I did eventually manage a few hours of kip before we were woken, chucked on our multiple layers, packed our snickers bars, pockets full of buttermilk lollies and bottles of water and started the slow trudge up the mountain. Initially it wasn’t too bad, with Phil and I passing the time dissecting the different criteria for deciding such eternal questions as the ‘best 5 movies of all time’. Does one need to come from each genre? Are we talking best viewing enjoyment first time round, or movie you would most want to be stuck on a deserted island with? The conversation was soon cut short as the gradient picked up, and with it, my breathlessness. I am not the worlds fittest person, but had run a couple of marathons, which I always insisted was mental fitness, and physical fitness wasn’t overly necessary, much to the frustration of my former flatmate Tim who loved to hit the pavement and had a very different opinion on the benefits of training. I had a bit of base fitness though, but as the gradient picked up, it became a battle to keep one foot in front of the other.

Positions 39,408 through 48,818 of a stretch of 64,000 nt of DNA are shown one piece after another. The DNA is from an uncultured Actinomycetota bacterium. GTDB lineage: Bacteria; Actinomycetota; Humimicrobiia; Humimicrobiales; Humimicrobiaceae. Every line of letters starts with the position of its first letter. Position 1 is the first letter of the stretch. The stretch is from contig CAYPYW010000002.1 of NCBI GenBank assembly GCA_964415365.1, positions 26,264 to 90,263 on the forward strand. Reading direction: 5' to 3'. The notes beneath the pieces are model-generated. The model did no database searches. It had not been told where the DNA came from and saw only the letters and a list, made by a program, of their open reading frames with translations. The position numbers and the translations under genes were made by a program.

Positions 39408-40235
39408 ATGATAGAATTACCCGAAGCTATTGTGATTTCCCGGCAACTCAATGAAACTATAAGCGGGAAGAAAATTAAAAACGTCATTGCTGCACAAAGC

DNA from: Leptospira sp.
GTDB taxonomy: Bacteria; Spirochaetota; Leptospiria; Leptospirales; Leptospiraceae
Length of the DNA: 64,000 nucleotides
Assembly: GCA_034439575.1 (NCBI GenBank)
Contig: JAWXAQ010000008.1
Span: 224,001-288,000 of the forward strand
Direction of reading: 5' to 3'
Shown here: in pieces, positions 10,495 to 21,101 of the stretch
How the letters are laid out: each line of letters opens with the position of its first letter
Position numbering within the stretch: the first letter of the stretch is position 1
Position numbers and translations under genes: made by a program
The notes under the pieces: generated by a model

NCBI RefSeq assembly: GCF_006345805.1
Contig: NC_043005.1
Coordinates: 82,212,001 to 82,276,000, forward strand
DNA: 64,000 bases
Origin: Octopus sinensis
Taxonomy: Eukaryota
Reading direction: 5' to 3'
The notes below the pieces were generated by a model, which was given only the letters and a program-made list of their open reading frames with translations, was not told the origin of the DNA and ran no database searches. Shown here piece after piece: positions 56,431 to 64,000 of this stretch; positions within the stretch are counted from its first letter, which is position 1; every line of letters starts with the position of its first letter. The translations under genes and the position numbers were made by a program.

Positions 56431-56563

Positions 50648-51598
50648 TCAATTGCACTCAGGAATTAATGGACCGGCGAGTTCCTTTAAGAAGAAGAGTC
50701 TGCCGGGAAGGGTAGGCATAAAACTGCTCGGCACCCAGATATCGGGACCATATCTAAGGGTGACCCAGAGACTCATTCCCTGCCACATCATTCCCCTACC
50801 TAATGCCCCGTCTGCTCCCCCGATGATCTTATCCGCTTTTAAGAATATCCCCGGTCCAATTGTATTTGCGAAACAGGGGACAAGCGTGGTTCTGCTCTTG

Max our guide had informed us with strict mental preparation for the final ascent. We weren’t allowed to talk to other climbers that were on the way down, and if we asked, he wasn’t going to tell us how far it was to go. The only way to get there was to put one foot in front of the other, and if we asked him, we were either going to be disappointed with how little progress we had made or underestimate how far we had to go. It was a good tactic, and we soon slipped into our own routines. Phil and Claire preferring music for support, whilst I zoned out into that space where you are thinking about everything but nothing, and focus on regulating your breathing – not breathing too deeply and getting puffed, but just a nice regular in and out and steady pace of the feet. It brought me back to a phrase I was taught on day one of being a doctor by the head of our local Intensive care unit, Charlie Brown. In an effort to make sure our basic skills to keep people alive were up to date, we had a session reviewing resuscitation situations. Charlie’s mantra was simple – “Air goes in and out, blood goes round and round, blue is bad, red is good, and you can’t make chicken salad from chicken shit” (if someone has multiple medical problems already, they cant all disappear overnight). I had often recited that phrase in my head when hitting the wall during marathons or other sport, and it was a good way to simplify things down into what needed to happen – breathe, walk and occasional stops for water and sustenance. After a 4 1/2 hour slog of zigzags cutting the way up a steep face made of boulders and scree, with only the back of Phil illuminated by my headlight, we finally made it to Gillman’s point, on the plateau that makes up Mt Kilimanjaro. Despite our layers, it was the coldest part of the night, and stopping for a bite to eat soon found us shivering. Thankfully, Max and Wenger had carted up a thermos full of piping hot tea, which we all devoured. With the back of the mountain broken, all that lay was another 210m of climbing up a much more manageable gradient. By then, a warm orange glow was replacing the dark blue of the dead of night, and with it, enough light to navigate without headlights. The initial plan was to watch the sunrise from the highest peak, Uhuru, but as we slowly puttered up the last slope, the first rays of light hit our backs, providing an amazing spectrum of colour over the ice caps and glaciers that are ever dwindling. Claire was running on empty, whilst Phil was taking it all in his stride, and I had found a new lease on life. It wasn’t long before the three of us, ably lead by Max and Wenger, we standing on the highest freestanding mountain in the world. There were a few other climbers that had left camp well before us, and so were just starting the descent, so we were in no queues for photos at the top, as can often be the way in high season. I had carried a Kilimanjaro beer in my backpack the whole way up to enjoy on the summit, although with it bordering on freezing, and not wanting any adverse affects of alcohol on top of the altitude, it was shared around and we all could enjoy a Kili on the top of Kili. Their marketing catchphrase of ‘If you cant climb it, drink it’ was not the right one for us! With the warmth of the rising sun, and at times, completely still air, the temperature was quite balmy, even allowing Phil and I to complete the last requirement for climbing a mountain. One of my recent flatmates insists you haven’t climbed a mountain until you have stood naked on top of it, facing into the wind. After making sure with Max we weren’t offending any local cultures or people, it was a quick strip off, before Max insisted we get moving. His anxiety was largely due to the fatigue that being at that altitude induces, even in the absence of activity. After 15 minutes of standing around, my resting oxygen saturations were 74% – very low and well and truly enough to get you admitted to ICU should it be from a medical illness.